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Home > Smoking and Knee Replacement – Jeffrey R. Carlson, MD

Smoking and Knee Replacement – Jeffrey R. Carlson, MD

Just in case you needed something else to convince you…more evidence is mounting, and continues to come out almost every month, concerning the harmful effects of smoking on a person’s health. As an orthopaedic surgeon, I am always concerned about how my patients will heal after having surgery and I want to know if there are any medical issues or health habits that will impact that post-surgery healing. Healing rates after surgery are always critical to anyone having a bone-related surgery. Anything that may slow healing is to be avoided if at all possible. I inform patients of the need to quit smoking, perform daily exercise and eat nutritious foods, BEFORE considering surgery. Smoking, however, is always the hardest issue to overcome with my patients. Obviously, there are significant physical dependencies that make it difficult for patients to stop smoking quickly. For some patients, kicking an addiction to nicotine is just as hard as giving up as an addition to hard drugs, like heroin or morphine. Patients that smoke also find emotional solace in lighting up, and use smoking as a way of comforting themselves as they face the trauma of surgery and recovery.
New research out of Baltimore, Maryland, presented in February 2012, looked at patients who smoked and had knee replacements while continuing to smoke. All of the patients in the study were encouraged to quit smoking, but the study found that this rarely happened. The researchers looked at the data for every patient who had total knee replacements done between 2005 and 2009. They divided the group into “smokers” and “non-smokers”. With a follow-up of 5 years, only 91% of the smokers had a functioning knee replacement while 96% of the “non- smokers” had a functioning knee replacement. Even those patients that had stopped smoking prior to their knee surgery had better outcomes than those that continued to smoke through their recovery.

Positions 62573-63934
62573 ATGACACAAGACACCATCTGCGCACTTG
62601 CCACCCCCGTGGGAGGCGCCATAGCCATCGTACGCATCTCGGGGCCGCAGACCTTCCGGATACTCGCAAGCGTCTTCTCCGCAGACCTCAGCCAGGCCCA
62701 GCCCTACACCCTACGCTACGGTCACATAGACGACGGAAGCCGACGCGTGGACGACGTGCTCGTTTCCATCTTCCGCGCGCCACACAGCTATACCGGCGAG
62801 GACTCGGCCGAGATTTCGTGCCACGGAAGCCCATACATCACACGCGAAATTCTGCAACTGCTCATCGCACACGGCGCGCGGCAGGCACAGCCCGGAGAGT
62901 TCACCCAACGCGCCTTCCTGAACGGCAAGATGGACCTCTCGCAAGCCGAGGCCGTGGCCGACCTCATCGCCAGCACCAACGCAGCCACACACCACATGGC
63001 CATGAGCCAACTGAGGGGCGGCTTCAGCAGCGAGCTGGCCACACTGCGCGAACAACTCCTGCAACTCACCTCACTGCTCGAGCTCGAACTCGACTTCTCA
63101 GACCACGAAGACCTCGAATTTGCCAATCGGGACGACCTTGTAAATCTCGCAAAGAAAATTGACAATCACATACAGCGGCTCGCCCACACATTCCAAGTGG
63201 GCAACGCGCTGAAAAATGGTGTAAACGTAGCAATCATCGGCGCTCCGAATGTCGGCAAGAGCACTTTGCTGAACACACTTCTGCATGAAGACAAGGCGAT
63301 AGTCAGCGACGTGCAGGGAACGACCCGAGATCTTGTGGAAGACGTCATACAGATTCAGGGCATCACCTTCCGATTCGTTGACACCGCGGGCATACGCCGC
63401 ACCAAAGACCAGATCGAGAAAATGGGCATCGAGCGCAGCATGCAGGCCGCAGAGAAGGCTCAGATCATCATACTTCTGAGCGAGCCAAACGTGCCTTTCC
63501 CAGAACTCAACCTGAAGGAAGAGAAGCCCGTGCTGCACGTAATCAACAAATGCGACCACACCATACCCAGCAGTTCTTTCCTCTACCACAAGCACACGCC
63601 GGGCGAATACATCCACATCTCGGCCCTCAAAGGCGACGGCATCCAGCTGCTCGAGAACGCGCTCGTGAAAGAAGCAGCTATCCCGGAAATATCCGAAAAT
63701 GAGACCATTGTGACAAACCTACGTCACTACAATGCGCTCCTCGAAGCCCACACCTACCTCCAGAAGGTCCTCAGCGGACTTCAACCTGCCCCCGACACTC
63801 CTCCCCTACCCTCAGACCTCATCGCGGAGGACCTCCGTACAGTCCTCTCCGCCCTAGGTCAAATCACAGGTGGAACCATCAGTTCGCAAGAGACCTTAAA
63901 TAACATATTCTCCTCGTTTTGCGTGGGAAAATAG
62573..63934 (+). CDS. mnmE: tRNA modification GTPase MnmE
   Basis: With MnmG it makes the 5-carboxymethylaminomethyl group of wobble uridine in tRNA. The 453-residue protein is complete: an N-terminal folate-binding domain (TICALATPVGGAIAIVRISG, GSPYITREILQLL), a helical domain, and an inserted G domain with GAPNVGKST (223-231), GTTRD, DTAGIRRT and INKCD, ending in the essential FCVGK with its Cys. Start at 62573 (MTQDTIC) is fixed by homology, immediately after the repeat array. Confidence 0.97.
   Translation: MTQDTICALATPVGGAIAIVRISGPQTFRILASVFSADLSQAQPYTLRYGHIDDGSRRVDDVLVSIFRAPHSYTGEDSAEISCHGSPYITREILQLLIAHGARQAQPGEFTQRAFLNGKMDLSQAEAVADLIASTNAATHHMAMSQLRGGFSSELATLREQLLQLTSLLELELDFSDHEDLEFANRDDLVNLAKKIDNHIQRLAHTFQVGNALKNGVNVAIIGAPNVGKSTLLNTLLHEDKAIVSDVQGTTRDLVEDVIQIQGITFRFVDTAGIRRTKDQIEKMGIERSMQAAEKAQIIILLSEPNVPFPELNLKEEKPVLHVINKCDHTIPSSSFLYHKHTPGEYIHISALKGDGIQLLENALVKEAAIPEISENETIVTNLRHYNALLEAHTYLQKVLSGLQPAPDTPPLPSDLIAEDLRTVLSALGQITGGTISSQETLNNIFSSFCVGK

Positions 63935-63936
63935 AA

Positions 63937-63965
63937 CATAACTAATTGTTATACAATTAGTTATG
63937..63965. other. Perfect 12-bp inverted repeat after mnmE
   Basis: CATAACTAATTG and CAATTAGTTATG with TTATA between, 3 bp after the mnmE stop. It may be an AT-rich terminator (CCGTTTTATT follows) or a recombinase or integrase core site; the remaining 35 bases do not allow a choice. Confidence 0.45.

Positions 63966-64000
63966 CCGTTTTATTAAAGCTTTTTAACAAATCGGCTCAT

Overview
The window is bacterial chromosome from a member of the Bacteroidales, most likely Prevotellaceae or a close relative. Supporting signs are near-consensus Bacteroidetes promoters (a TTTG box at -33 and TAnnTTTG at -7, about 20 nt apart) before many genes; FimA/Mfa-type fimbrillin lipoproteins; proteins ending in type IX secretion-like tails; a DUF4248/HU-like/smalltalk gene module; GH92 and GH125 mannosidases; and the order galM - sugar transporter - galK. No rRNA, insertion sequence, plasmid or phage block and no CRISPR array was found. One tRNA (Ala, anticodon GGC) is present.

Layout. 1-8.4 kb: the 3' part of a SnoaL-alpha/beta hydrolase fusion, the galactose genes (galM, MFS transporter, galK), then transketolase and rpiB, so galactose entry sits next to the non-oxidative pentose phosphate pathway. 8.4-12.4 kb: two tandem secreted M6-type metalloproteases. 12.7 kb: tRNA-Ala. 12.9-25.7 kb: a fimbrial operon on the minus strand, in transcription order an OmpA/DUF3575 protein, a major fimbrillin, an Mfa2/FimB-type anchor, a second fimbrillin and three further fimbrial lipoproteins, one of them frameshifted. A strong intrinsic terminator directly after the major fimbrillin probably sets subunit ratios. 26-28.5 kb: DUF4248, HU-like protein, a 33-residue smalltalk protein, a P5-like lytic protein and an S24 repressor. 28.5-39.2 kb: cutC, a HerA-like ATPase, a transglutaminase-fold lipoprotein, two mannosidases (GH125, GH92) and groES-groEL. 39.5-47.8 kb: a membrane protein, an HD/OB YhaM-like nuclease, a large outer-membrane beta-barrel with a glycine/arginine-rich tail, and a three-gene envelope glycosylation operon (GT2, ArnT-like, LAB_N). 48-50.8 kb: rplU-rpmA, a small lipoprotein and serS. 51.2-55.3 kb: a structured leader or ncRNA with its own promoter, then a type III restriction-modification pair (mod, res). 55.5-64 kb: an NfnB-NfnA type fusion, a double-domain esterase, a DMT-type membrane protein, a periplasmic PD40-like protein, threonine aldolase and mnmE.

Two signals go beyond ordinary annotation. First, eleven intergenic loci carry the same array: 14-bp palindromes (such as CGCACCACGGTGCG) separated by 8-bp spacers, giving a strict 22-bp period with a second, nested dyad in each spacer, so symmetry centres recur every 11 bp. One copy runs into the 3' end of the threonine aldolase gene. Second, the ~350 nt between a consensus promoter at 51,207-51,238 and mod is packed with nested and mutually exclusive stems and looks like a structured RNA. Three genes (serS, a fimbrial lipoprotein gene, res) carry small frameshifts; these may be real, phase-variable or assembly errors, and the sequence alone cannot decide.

Smoking decreases healing due to a slowing of blood flow throughout the body. As our blood supply is what carries nutrition to our body tissues, those areas that are in need of increased nutrition will need increased blood supply. Post-surgical sites, especially bone and skin tissue, need extra oxygen and minerals to heal properly. Smoking is known to decrease the rate of bone fracture healing, leading to either a more slowly-healing fracture or a fracture that doesn’t heal at all. This new study also shows the effect of smoking on the healing around metal that bone is trying to incorporate, as in a spinal fusion or knee or hip replacement. Orthopaedic surgeons use plates, screws and rods to keep the bones in alignment and eliminate the need for casting, but the patient’s body still needs to provide its own miraculous healing powers to the surgical site for the patient to fully thrive and recover from surgery.
If you are considering an orthopaedic surgery, it is important that you discuss your smoking habit with your surgeon. He or she can help you learn about ways to quit or minimize your need for tobacco BEFORE your surgical procedure, maximizing your chances for a great outcome and recovery.
Dr. Jeffrey R. Carlson is a Harvard Orthopaedic/Neurosurgical Spine Fellow. He is the Managing Partner of and currently practices at Orthopaedic and Spine Center in Newport News, VA. Dr. Carlson has been voted a Hampton Roads “Top Doc” for 2012, 2013 and 2014, in a physician survey conducted by Coastal Virginia Magazine. For more information or for an appointment, contact OSC at 757-596-1900 or go to www.osc-ortho.com.

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